If you provide services or supplies in the oil field, you  should have at least a basic understanding of Texas mineral liens because filing a mineral lien may help your bottom line someday.

 Who can file a mineral lien?

mineral contractor or subcontractor may file a lien to secure payment for labor or services related to the mineral activities.  These terms are defined broadly.

“Mineral activities” means digging, drilling, torpedoing, operating, completing, maintaining, or repairing an oil, gas, or water well, an oil or gas pipeline, or a mine or quarry.

“Mineral contractor” means a person who performs labor or furnishes or hauls material, machinery, or supplies used in mineral activities under a contract with a mineral property owner.

“Mineral subcontractor” means one who furnishes or hauls material, machinery, or supplies used in mineral activities under contract with a mineral contractor or with a subcontractor; performs labor used in mineral activities under contract with a mineral contractor; or performs labor used in mineral activities as an artisan or day laborer employed by a subcontractor.

 What does the lien cover?

  1. the material, machinery, and supplies furnished or hauled by the lien claimant;
  2. the land, leasehold interest, oil or gas well, water well, oil or gas pipeline and its right-of-way, and lease for oil and gas purposes for which the labor was performed or material, machinery, or supplies were furnished or hauled, and the buildings and appurtenances on this property;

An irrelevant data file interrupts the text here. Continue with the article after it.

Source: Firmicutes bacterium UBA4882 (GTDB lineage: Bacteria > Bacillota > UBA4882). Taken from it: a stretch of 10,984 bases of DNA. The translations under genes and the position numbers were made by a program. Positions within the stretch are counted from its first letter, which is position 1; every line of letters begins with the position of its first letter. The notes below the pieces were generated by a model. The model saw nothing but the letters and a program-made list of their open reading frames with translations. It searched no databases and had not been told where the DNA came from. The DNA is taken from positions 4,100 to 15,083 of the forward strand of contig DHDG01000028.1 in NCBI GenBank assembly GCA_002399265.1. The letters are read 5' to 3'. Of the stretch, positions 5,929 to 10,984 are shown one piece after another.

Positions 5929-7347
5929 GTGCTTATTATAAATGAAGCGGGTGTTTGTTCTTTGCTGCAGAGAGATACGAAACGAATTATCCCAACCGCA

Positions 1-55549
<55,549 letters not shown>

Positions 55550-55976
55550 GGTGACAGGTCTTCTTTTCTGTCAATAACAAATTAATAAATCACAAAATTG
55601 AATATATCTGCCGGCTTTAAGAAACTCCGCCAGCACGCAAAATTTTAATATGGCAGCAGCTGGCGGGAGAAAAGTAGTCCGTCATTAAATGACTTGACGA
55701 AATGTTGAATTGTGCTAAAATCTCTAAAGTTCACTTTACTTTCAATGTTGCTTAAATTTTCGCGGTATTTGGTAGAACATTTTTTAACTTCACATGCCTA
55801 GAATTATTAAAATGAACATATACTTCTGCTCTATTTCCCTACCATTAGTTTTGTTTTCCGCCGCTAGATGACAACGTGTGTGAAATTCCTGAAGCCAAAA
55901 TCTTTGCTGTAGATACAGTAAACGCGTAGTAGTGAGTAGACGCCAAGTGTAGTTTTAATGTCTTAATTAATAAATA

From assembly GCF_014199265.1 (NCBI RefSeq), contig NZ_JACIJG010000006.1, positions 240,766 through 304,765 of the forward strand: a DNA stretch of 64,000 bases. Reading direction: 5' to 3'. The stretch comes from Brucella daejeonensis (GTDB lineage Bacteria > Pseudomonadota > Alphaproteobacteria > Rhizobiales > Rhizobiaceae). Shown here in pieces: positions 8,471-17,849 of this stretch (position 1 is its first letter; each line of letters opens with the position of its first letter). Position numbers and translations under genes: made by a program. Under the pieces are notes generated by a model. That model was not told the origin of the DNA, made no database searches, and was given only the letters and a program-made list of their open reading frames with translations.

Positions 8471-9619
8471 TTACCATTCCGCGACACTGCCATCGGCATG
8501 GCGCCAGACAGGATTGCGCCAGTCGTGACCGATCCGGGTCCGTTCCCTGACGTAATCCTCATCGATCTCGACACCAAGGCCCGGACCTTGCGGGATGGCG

3. other material, machinery, and supplies used for mineral activities and owned by the owner of the property listed in 2; and
  4. other wells and pipelines used in operations related to oil, gas, and minerals and located on the property listed in 2.

 How to perfect a mineral lien:

Notice – mineral contractors do not need to send notice, however mineral subcontractors must serve written notice on the property owner that the lien is claimed no later than the 10th day before the day the affidavit is filed.

Lien Affidavit – you must record a lien affidavit with the county clerk of the county in which the property is located no later than 6 months after the day the indebtedness accrues.  The day indebtedness accrues is based on the last day you furnished labor, service, or materials.

How to enforce a mineral lien:

Mineral liens are to be enforced in the same manner and in the same time as mechanic’s and materialmen’s liens under Chapter 53 of the Texas Property Code.